The process of decolonising research methodology is an ethical, ontological and political exercise rather than simply one of approach and ways of producing knowledge. He then contrasts the PAR research methods advocated for by Tuhiwai Smith with those that he engages with in Latin America.

To the colonized, the term 'research' is conflated with European colonialism; the ways in which academic research has been implicated in the throes of imperialism remains a painful memory. Decolonizing Methodologies - Research And Indigenous Peoples In stock. Amongst the nine courses, Decolonial Dialogues particularly found ‘Co-Decolonizing Research Methods: Towards Research Sustaining Indigenous and ‘Other’ Community Engaged Ways of Knowing’ an interesting course which aligns with the premise behind the space to feature.

The author describes the devastating effects of such research on indigenous peoples and articulates a new Indigenous Research Agenda which aims to replace former Western academic methods.

A couple of weeks ago, on October 25 th the Rutgers Advanced Institute for Critical Caribbean Studies with the sponsorship of the Center for Cultural Analysis and the Program in Comparative Literature held a series of activities focused on decoloniality in South Africa, Latin America and the Caribbean. He then contrasts the PAR research methods advocated for by Tuhiwai Smith with those that he engages with in Latin America.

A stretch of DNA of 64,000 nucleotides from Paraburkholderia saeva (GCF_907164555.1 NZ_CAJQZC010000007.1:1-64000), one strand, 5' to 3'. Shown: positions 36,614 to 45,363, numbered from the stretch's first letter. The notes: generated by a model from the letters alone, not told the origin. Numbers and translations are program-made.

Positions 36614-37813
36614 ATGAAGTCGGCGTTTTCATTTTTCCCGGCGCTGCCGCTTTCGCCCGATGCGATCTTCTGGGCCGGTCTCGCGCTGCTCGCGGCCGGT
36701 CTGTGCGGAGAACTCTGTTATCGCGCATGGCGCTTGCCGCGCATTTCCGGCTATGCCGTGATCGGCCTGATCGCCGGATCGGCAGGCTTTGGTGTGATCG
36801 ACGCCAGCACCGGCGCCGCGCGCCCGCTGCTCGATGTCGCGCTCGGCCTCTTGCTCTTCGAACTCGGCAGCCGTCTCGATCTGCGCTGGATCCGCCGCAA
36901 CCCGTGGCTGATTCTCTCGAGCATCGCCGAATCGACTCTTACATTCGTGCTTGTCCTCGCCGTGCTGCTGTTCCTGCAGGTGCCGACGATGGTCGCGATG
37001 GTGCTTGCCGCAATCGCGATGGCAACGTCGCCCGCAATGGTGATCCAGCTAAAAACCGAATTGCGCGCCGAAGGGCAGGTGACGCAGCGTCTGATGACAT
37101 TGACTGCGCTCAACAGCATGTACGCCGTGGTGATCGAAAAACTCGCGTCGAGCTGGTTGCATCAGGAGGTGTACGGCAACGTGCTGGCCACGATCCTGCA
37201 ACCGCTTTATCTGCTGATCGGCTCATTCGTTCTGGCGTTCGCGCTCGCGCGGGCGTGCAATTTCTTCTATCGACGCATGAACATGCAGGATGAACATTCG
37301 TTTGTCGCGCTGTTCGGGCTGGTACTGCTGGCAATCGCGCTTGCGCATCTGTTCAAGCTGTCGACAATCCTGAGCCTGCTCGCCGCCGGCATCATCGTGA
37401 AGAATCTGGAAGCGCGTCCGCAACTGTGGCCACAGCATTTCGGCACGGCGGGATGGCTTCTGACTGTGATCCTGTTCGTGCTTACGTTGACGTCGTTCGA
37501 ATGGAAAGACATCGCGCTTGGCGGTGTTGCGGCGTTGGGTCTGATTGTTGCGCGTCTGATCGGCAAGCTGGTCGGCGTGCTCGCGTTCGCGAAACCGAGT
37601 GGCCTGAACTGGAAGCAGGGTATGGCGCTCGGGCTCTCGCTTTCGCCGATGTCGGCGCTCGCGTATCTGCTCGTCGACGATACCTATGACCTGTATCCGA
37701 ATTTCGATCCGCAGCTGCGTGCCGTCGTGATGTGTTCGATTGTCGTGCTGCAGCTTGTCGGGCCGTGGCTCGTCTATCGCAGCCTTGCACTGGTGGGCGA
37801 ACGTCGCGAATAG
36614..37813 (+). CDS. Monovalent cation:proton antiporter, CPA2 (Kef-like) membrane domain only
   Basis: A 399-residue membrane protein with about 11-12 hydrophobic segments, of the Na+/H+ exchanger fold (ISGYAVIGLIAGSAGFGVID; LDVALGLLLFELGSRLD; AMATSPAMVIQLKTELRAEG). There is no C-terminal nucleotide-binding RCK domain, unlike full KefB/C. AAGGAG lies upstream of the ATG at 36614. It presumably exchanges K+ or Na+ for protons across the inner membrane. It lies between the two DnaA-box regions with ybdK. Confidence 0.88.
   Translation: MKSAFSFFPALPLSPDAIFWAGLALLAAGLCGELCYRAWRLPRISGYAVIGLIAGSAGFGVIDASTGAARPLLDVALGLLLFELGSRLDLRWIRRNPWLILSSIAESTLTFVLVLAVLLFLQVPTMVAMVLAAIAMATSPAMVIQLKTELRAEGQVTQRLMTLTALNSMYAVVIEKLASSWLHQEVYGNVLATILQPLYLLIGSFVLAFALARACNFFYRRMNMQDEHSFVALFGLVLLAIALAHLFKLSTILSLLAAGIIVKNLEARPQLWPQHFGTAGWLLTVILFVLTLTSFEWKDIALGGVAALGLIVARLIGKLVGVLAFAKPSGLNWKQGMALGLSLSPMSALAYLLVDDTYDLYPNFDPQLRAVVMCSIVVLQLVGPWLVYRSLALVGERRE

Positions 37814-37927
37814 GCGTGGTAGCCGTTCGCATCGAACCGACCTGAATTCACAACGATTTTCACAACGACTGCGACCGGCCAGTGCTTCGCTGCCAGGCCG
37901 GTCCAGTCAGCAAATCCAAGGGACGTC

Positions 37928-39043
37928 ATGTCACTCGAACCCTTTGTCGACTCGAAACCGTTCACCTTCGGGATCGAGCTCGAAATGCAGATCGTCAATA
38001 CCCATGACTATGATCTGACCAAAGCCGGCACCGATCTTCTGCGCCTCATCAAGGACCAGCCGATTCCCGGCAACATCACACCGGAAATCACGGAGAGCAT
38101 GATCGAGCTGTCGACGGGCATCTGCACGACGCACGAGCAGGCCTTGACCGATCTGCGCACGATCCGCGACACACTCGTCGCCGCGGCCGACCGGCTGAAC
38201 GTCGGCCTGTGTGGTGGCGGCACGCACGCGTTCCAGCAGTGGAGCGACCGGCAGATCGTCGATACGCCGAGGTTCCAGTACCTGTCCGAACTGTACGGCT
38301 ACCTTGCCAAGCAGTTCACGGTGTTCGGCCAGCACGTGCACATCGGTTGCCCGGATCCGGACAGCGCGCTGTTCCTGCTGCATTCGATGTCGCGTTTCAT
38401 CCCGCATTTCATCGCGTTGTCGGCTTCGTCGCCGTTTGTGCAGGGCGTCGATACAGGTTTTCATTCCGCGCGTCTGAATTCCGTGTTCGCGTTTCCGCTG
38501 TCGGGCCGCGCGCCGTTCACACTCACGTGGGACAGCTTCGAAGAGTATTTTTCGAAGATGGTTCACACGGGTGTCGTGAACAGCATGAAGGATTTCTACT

View Decolonial Methodologies Research Papers on Academia.edu for free. While the two approaches to PAR engage in very different, traditional vs non-traditional, research methods, they have similar decolonial outcomes in that they place Indigenous sovereignty at the centre of decision-making practices. Interview method is best associated with qualitative research which has its roots in early practices of anthropology and sociology.

Decolonial Research Methods in Latin America and the Caribbean.

Indeed, interview has been a popular method of research for many qualitative researchers to elicit people’s lived experiences, stories and perceptions about a particular social phenomenon (Kvale, 2005).

While the two approaches to PAR engage in very different, traditional vs non-traditional, research methods, they have similar decolonial outcomes in that they place Indigenous sovereignty at the centre of decision-making practices.